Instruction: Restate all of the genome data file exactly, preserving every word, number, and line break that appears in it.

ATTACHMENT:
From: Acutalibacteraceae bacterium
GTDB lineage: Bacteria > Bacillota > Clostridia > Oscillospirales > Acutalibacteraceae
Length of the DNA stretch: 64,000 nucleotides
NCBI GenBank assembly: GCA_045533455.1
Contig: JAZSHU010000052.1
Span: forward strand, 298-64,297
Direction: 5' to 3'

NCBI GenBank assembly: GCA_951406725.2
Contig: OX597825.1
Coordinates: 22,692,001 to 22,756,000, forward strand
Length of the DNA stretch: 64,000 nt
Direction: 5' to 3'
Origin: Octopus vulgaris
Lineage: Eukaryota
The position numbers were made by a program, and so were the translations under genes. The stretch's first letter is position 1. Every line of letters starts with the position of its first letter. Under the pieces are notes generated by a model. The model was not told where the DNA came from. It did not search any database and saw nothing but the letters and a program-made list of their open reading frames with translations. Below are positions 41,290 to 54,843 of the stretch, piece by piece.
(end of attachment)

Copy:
From: Acutalibacteraceae bacterium
GTDB lineage: Bacteria > Bacillota > Clostridia > Oscillospirales > Acutalibacteraceae
Length of the DNA stretch: 64,000 nucleotides
NCBI GenBank assembly: GCA_045533455.1
Contig: JAZSHU010000052.1
Span: forward strand, 298-64,297
Direction: 5' to 3'

NCBI GenBank assembly: GCA_951406725.2
Contig: OX597825.1
Coordinates: 22,692,001 to 22,756,000, forward strand
Length of the DNA stretch: 64,000 nt
Direction: 5' to 3'
Origin: Octopus vulgaris
Lineage: Eukaryota
The position numbers were made by a program, and so were the translations under genes. The stretch's first letter is position 1. Every line of letters starts with the position of its first letter. Under the pieces are notes generated by a model. The model was not told where the DNA came from. It did not search any database and saw nothing but the letters and a program-made list of their open reading frames with translations. Below are positions 41,290 to 54,843 of the stretch, piece by piece.